VanDweller Community Forums

Full Version: What do you guys think of this?
You're currently viewing a stripped down version of our content. View the full version with proper formatting.
Hi everyone, Tim from Sweden here, got myself a Fiat Ducato (Promaster) and I am about to convert it. Insulation is driving me crazy though, mostly because we don't have everything thats  available to you guys as easily over here, in particular polyiso is hard to find, and very expensive. 

 The ducato is silver, so it has some reflecting properties.

The van will be used in temperatures ranging from -10 c (14F) to 35c (95F)

I will have 2 roof fans, a skylight and a stove top extraction unit. I will also have a vent/fan in the floor, to really ensure I have adequate circualtion of air, and to bring in cool air on hot days.

I will also have 2 of these 12 dehumidifiers.

For heat I will be using a mr heater big buddy, thatI know ives off a bit of water vapour when burning propane. I will only be using it sparing ly, and not when I sleep, I have heavy down blankets for that.

After much deliberating, Ive landed on the following insulation sandwich, and Id like to hear your input on it before getting started.

Van Shell

Bitumen Sound deadening (1.3 mm, covering aroudn 1/3 of the area)

Polyester batting, 1 inch thick, covering everything, including the ribs. Either stuck to the shell with glue or just use doublesided mat tape, in case I want to remove it later.

Styrofoam (either EPS or XPS)  2 inches thick (1 inch for ceiling), this would be scoured and pressed against the polyester batting with:

0.16 inch pine plywwod as paneling, alternatively hardboard thats 0.11 inches.

My thinking is that the polyester will cover all the metal, so that no condensation can reach it, and then the styrofoam will be pressed against the polyester, ensuring a tight fit with no gaps.

For the floor, I was going to use the 1 inch batting to cover it all, then 0.7 inch plywood as subfloor, and a pvc floor on top. I figure the weight of the plywwood will press down the batting and fill those gaps up.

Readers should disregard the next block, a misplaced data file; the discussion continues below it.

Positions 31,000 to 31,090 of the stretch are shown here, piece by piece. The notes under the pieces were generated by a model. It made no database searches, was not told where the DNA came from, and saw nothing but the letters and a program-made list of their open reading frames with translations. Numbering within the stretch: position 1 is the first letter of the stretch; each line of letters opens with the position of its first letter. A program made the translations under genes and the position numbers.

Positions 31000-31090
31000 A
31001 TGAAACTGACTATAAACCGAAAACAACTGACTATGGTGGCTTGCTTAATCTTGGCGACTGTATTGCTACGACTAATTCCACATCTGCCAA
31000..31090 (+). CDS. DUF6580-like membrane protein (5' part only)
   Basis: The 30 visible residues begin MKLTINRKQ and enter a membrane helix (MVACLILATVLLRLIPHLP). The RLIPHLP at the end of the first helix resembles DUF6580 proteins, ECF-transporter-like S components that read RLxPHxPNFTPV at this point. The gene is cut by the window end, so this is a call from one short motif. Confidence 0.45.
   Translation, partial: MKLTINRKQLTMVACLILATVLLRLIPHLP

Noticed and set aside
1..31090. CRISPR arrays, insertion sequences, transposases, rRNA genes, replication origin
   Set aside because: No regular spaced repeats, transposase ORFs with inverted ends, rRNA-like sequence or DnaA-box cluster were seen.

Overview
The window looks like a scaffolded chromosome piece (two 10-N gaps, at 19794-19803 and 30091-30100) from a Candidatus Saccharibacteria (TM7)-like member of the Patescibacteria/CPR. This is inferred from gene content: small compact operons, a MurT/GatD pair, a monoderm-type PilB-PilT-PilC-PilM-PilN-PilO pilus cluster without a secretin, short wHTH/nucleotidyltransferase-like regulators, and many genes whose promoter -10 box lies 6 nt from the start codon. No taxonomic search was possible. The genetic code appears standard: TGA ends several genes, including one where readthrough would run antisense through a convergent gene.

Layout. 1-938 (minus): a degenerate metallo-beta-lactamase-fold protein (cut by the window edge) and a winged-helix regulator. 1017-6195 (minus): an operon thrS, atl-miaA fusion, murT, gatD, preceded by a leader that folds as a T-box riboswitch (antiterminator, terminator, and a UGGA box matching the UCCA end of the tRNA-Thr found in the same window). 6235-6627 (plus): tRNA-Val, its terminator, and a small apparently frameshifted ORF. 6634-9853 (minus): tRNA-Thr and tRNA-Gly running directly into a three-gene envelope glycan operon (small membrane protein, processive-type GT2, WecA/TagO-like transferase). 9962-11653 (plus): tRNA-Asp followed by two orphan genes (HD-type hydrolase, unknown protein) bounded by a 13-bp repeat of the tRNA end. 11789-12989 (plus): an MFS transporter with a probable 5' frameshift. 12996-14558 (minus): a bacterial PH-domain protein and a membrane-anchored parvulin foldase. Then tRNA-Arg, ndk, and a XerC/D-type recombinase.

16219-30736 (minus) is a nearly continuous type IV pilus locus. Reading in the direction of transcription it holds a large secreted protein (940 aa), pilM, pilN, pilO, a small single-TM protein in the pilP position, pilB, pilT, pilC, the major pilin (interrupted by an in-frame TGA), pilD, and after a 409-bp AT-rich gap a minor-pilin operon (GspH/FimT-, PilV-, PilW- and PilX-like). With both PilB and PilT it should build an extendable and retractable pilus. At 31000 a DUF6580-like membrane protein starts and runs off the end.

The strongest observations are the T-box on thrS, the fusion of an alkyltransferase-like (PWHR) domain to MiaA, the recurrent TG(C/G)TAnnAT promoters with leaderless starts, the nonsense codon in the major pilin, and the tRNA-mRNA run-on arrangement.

For inside the ribs, Id probably use strips of the polyester, and fill gaps with expanding foam made for wintertime.

SO what do you guys and gals think? Am I on the right track? I have heard that EPS styrofoam (white) can suck up moisture, but Im thinking with all the precautions and venting/dehumidifyers, I will be fine.
I think you have thought this through very well.

Big Grin
If EPS styrofoam "can suck up moisture", it's certainly news to me!  Styrofoam is what most flotation devices are made of.  Get a small piece and set it in a basin of water with a  brick on it for a few days, and then remove the brick and see what you find.

Your mention of fiberglass batting caused me to do some research, and I found this (2010):  "SafeTouch Polyester Batt Insulation from Dow" -

I was surprised that it had an R-value of almost 6 per inch.  But Dow is no longer making it due to lack of interest, and this article mentioned that Vita Nonwovens was producing it; but in 2013, they stopped making it, also (probably not toxic enough for American builders).  But I think it highly unlikely that polyester batting would be impermeable to water vapor.  But I am so unfamiliar with this product that I might be wrong. (It happens... occasionally)

Timoat, could you post the name of the manufacturer of the material you're considering?
Don't obsess about those gaps, dead air actually is pretty good insulation.

Make sure the paths for condensing moisture to escape at the bottom of the side panels don't get blocked.

Adding a foil-cloth reflectix "vapour barrier layer may be overkill, but it's very cheap.

Plan any under-panel electric wiring routes in advance, ideally​ accessible where any junctions are made.